The Nescafe Story

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  • Topic: Compound annual growth rate, Coffee, Nescafé
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  • Published : January 27, 2013
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Nescafe’s early-bird advantage
Nestle’s marquee brand has maintained its leadership in the instant coffee market even in its 50th year in India

The campaign in 2007...

SOUNAK MITRA
New Delhi, 6 January

“T

he coffee with life in it. Made in
just 5 seconds”. That’s how
Nescafe announced its entry into
India, in 1963. Before the ad campaign hit
bill-boards across the country, Indian coffee
lovers were stuck with the idea that coffee is
something that takes minute attention to
prepare and cannot be instant.
Nestle changed that thinking forever —
as it did elsewhere in the world much earlier in 1938 — which is evident from the fact that more than 4,600 cups of Nescafe, the
world’s first commercial instant coffee, are
being consumed every second.
Year 2013 is an important milestone for
Nescafe in India as it completes 50 years in
a country which took time to warm up to the
idea of instant coffee.
Development of Nescafe
In 1930, Brazil had a huge surplus of coffee
that needed to be preserved. But there was
no way out. The then Brazilan government
ended up approaching Vervey-based food
company Nestle to find a way out. There
was no instant solution. Eight years later –
in 1938 — Nestle came up with an instant
product mix – Nescafe — that became the
second most recognised brand in the world
only after Coca-Cola.
Interestingly, processing instant coffee
was not a new idea. In 1901, it was actually invented by Satori Kato, a Japanese scientist working in Chicago. Though a handful of companies tried to market it, they

... and now

could not make it a success.
Max Morgenthaler, a coffee specialist
working with Nestlé during the 1930s, developed a new process for dehydrating the concentrated coffee that entails spraying a fine mist of the solution into a heated tower
where the droplets turned to powder almost
instantly, keeping the original flavour of the
coffee. And the result of a seven-year
research — Nescafe — became an instant hit
among consumers, as they could have it by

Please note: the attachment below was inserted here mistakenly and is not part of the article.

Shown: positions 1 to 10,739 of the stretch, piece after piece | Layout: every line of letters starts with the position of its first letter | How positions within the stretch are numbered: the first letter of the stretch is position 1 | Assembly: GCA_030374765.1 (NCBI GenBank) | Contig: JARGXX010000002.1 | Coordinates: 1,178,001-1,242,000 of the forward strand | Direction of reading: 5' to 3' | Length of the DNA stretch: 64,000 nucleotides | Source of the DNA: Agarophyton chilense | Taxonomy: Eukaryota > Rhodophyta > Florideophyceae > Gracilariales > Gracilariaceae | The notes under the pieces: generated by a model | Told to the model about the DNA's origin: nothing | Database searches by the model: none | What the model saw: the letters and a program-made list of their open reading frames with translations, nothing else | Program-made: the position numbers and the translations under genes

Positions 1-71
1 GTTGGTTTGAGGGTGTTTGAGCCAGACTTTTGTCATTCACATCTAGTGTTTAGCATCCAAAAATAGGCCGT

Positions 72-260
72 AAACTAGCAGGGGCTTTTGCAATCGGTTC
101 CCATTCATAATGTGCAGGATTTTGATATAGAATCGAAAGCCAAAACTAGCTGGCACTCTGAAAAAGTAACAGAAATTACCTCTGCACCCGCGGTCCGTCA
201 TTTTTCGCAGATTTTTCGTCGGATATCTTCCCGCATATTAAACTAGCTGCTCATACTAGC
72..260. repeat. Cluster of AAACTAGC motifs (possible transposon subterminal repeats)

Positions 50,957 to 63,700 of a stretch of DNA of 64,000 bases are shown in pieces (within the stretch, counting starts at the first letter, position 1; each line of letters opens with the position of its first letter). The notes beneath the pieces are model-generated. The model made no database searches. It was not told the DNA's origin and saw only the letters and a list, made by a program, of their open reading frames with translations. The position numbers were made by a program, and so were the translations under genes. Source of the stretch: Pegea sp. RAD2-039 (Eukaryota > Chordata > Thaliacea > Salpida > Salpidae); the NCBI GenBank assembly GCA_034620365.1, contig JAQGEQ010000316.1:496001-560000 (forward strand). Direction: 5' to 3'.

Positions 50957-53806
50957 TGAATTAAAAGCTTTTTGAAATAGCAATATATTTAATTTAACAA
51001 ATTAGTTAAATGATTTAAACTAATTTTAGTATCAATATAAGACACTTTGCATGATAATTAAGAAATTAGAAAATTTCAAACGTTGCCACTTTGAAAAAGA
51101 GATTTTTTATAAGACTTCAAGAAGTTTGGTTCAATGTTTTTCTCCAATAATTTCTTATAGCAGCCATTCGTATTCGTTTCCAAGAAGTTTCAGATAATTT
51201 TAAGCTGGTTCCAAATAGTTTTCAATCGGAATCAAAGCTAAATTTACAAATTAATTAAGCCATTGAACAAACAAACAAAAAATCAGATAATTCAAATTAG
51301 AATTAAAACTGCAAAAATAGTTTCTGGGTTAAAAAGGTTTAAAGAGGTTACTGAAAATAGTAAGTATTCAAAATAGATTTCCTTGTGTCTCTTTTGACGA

just adding hot water.
The World War-II also played a role.
Nescafe could not secure its popularity
instantly in Europe. In the mid 1940s,
Nestle started exporting to France, Great
Britain, and the US. Surprisingly,
American forces played the key role for
the success of Nescafe, making it a staple
in their food rations.
Still, instant coffee accounts for
just about 25 per cent of the global
coffee market.
Next is more in India
The coffee retail market in India
is growing at 20-30 per cent year
on year and is expected to treble
by 2016-17, according to Sunil
Choudhury, senior consultant, Technova India, a consulting firm. “More than 50 per cent of the Indian coffee
market is instant coffee that is
dominated by Nescafe, a product which is sold as 100 per
cent coffee,” he adds.
The growth of instant cof-

fee has also been fuelled by modern retail
that ensures availability and options to the
consumers. “With FDI being allowed in
retail, this would further expand in the next
four to five years. Even smaller cities would
have the options available with more retailers opening shops there,” Choudhury says. Coffee consumption in India grew by
three per cent, a growth rate more than the
global average, to 1.76 million bags (106,000
tonnes) in 2011 as compared to 2010, according to the International Coffee Organisation (ICO). The country consumed 1.71 million
bags of 60 kg each.
The consumption of the brew in India,
the world's sixth biggest exporter, has grown
at a compound annual growth rate of 5.7 per
cent during 2001-2011, according to ICO
data. According to a recent study by consulting firm Technopak, there are about 1800 operating coffee outlets across the top 60
cities in India, which could easily absorb
about 2,000-2,200 more shops.
By 2015, Nestle hopes to double the

THE TIMELINE
| Nestlé invented Nescafé in 1938
| 5th most valuable food & beverages
brand in the...
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